Pony in the City is a cute, endearing ride of a story that will enchant children. The book would make a perfect gift, especially for horse lovers, and would be a favorite on home bookshelves.

Ages 3 and up

Sterling Children’s Books, 2017 | ISBN 978-1454922322

You can view a portfolio of books and art by Wendy Wahman on her website!

Gallop on over to watch this Pony in the City book trailer!

Read a New Book Month Activitycelebrate-picture-books-picture-book-review-horseshoe-bookend-craft

Horseshoe Bookend

 

Horseshoes carry a lot of luck, and it’s always a lucky day when you discover a new book! With this craft you can make a Horseshoe Bookend to keep all of your books neat and tidy and in their stall!

Supplies

  • Wooden decorative capital letter U sans serif, about 8 inches tall, available at craft stores
  • Gray craft paint (I used gunmetal gray metallic craft paint from Craft Smart)
  • Black craft paint
  • Decorative objects of your choice, such as stickers, charms, buttons, twine, glitter, etc. (I used red leather lacing, stickers, and small charms available at craft stores)
  • Paint brush or foam brush
  • Glue

 

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Directions

  1. Paint the letter U, let dry
  2. With the black paint, paint three or four small rectangles on each arm of the U to represent nail holes, let dry
  3. Attach your decorative objects on the front of the U with glue

Picture Book Review

April 14 – It’s National Garden Month and Q & A with Author/Illustrator Wendy Wahman

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About the Holiday

One of the wonderful activities of spring and summer is gardening. As the sun warms, farmers and gardeners till their land and plant seeds with eager anticipation of the harvest to come.  April is Gardening Month, and the second week is designated especially for vegetable gardening. Our meals would not be as tasty and nutritious without carrots, squash, peas, beans, peppers, potatoes, and all the rest of these colorful foods. Today’s container gardens give even reluctant gardeners great ways to grow their own—without the work of a large plot. Whether you enjoy gardening on a large or small scale, take the opportunity of this month to start planting the seeds of a rewarding hobby!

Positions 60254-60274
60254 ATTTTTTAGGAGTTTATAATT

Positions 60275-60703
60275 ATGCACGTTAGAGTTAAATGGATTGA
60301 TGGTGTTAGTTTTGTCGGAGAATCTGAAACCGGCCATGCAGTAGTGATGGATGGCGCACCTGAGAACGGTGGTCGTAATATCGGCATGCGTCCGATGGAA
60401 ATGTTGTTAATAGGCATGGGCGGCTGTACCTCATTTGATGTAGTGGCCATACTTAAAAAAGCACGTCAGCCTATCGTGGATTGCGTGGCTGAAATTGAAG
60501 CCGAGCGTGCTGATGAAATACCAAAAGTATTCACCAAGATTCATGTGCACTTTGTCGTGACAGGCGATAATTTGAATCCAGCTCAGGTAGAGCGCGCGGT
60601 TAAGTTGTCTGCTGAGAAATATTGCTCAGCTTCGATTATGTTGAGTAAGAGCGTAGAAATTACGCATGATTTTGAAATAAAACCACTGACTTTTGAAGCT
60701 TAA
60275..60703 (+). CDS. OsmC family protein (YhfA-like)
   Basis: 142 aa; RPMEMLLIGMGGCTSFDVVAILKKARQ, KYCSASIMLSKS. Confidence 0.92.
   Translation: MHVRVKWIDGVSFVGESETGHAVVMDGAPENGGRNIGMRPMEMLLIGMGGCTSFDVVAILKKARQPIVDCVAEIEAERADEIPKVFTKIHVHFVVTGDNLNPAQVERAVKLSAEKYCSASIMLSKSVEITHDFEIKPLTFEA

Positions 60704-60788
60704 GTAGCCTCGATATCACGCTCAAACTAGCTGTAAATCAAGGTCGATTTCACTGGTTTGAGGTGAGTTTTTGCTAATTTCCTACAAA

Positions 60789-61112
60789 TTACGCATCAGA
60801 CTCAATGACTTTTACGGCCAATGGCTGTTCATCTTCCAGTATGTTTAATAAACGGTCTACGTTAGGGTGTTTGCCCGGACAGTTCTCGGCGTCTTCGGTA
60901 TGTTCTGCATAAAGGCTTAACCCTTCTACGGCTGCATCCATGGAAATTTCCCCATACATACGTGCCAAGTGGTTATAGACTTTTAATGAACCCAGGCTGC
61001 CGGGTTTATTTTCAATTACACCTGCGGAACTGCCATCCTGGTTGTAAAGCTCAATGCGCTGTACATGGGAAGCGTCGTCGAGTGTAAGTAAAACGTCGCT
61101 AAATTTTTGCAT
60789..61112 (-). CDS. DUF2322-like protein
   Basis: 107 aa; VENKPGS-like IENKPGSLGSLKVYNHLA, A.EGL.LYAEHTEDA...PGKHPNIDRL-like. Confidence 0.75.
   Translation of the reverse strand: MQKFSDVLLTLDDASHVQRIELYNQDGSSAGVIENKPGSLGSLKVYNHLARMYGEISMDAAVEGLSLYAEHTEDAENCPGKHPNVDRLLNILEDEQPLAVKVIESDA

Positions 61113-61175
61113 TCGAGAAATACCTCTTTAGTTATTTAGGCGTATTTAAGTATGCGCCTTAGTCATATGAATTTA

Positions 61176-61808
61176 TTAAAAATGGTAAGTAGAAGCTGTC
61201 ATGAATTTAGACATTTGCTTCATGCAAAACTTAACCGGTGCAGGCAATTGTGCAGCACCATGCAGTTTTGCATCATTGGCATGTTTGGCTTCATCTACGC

Rabbit Stew

By Wendy Wahman

 

“Rusty and Rojo toiled and tilled in their vegetable garden all summer long.” But now the crops have ripened, and the two foxes are ready to enjoy the bounty of their hard work—so are their neighbors, the Rabbits. As Mommy Rabbit and the bunnies nibble away in a corner of the garden, Rusty gently squeezes the tomatoes and finds them “plump, yet firm.” “Perfectly so,” Rojo agrees as he lifts Daddy Rabbit from the carrot patch. “At last,” Rusty and Rojo exclaim, “the time is ripe for our prizewinning Rabbit Stew!”

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Image copyright Wendy Wahman, 2017. Courtesy of wendywahman.com.

While Rojo picks “lean, green runner beans,” the Rabbits look on worriedly. Daddy tries to hide, but Rusty spies him in the wheelbarrow full of purple kale. Then, when the family dives back into their cozy “hole sweet hole,” they find that their convenient carrot snacks are being abruptly snatched away—only to be added to the pot of “splendid Rabbit Stew.”

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Image copyright Wendy Wahman, 2017. Courtesy of wendywahman.com.

Next come raisins and celery “and roly-poly blueberries.” But what about those white and gray bits of fluff? Will they end up in the foxes’ buckets too? Of course “juicy red tomatoes, fresh sprigs of parsley, and sweet yellow peppers” are also musts for the foxes’ “finest-ever Rabbit Stew.” With the pot overflowing with colorful veggies, only one more thing is needed—“one…big…round…white…bowl…for our favorite Rabbit, Stew—and his family too!”

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Image copyright Wendy Wahman, 2017. Courtesy of wendywahman.com.

With her fertile imagination and a clever play on words, Wendy Wahman offers up a delightful story that will have readers guessing until the very end. Along with the mystery and the yummy descriptions of each ingredient, Wahman presents a counting game for readers. As Rusty and Rojo pick their vegetables, children can count the ten runner beans on the trellis, nine purple kale leaves in the wheelbarrow, eight carrots from the burrow, and all of the other ingredients on down to one. But do Rusty and Rojo need one big white rabbit or something else? Kids will love the twist at the end and cheer to see Daddy Stew, Mommy Strudel, and their little bunnies—Dumpling, Biscuit, and Ragu—dining on the special meal grown and created just for them.